Will Humans Ever Build Starships?

The technology to make starships work is still way off — but that isn't stopping us from thinking about how it might work.

Frederik de Wilde

“Will we ever live amongst the stars?”

This is Rachel Armstrong’s big question — and one she’s determined to answer. A professor of experimental architecture at Newcastle University in the UK, Armstrong has been thinking about zero-g construction for her whole career and especially since joining Icarus Interstellar, an international project designed to promote and facilitate interstellar flight in the 21st century. “It has to do with going beyond our limits and being more than what we are right now,” she says. “The starship question really is about the nature of humanity. And that’s different from asking whether we can build a starship.”

The can or cannot is subject to change, but the would or would not is a product of humanity itself — our reasoning, our priorities. The context of the starship question is population growth, environmental deterioration, scientific research, and the impulse to explore. Compared to all that, defining the subject of inquiry is easy: A starship, according to Armstrong, is a vessel that can be used to transport organic life to worlds beyond our solar system. There are two major characteristics that separate a starship from other kinds of spacecraft: The ability to sustain life onboard for a lengthy amount of time and the ability to carry that life over to other moons and planets.

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Life in space is a thing we can do. That’s what the ISS offers. What the ISS can’t do is move over galactic distances. Propulsion is, when it comes to starships, the rub. Scientists estimate that in order to get to another star system within 100 years, a spacecraft would have to be traveling at about 10 percent the speed of light. Without a warp drive, things are tricky.

Of all the current or proposed technologies, Armstrong thinks that solar sails are the most realistic. A solar sail basically uses the radiation pressure emitted from stars as a propelling force. The radiation pressure in this case would push against large ultra-thin mirrors attached to the spacecraft like a sail, moving it forward at very high speeds. This is a (comparatively) affordable type of propulsion. In fact, it’s so cheap that it’s the basis for The Planetary Society’s citizen-funded LightSail project, which held a test flight in June 2015. There’s no need to carry and store any kind of propellant onboard.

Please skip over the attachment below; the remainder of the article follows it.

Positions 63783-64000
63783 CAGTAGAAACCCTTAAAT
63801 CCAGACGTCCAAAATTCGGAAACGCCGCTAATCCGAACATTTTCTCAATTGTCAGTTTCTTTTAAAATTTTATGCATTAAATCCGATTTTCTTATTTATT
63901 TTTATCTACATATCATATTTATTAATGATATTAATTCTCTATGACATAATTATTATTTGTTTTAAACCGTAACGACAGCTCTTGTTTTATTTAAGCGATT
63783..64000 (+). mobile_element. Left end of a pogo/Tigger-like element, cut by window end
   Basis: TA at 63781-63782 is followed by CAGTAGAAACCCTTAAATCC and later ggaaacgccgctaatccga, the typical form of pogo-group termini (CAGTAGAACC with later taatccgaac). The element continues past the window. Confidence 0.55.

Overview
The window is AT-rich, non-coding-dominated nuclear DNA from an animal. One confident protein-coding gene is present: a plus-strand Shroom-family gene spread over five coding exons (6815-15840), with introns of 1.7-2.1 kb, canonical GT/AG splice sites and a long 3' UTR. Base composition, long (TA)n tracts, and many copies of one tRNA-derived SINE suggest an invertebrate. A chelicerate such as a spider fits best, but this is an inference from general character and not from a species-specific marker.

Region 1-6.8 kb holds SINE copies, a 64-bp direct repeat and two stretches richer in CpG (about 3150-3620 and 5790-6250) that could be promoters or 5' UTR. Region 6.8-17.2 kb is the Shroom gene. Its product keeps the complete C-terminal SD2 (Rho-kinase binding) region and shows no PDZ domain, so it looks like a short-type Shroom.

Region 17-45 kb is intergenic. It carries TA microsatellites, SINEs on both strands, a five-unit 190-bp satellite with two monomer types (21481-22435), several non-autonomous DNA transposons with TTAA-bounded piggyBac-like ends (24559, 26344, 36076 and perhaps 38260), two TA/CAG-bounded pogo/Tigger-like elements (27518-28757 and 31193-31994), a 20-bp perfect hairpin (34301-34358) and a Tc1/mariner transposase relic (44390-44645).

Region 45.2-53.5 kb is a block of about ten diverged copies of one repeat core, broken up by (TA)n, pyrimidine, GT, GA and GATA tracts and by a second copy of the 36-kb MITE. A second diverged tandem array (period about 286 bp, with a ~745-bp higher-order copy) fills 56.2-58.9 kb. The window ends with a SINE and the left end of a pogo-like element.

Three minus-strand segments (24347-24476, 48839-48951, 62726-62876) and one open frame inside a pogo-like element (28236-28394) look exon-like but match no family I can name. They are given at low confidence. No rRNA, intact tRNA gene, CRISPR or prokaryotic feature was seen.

“We can actually start to build that,” says Armstrong.

But there are drawbacks. If unexpected chunks of space dust and debris hit the sail’s thin material, the whole thing can be irreparably damaged in seconds. Armstrong says a robotic probe scanning for such space junk could help provide some early warning, but the sail would still need to execute evasive maneuvers. If there are no backup propulsion systems onboard, astronauts would be at the complete mercy of radiation pressures and solar winds, which are less than predictable.

There are other, more radical propulsion technologies that would probably make more sense for bigger types of starships. Nuclear power makes the most sense. We can already do nuclear fission (it’s how we power nuclear reactors here on Earth), but nuclear fusion would be much more efficient. Many other kinds of conceptual technologies build off of fusion technology, like using lasers and electron beams to propel a ship forward. Sadly, we don’t seem to be any closer to making fusion a reality than we were a decade ago.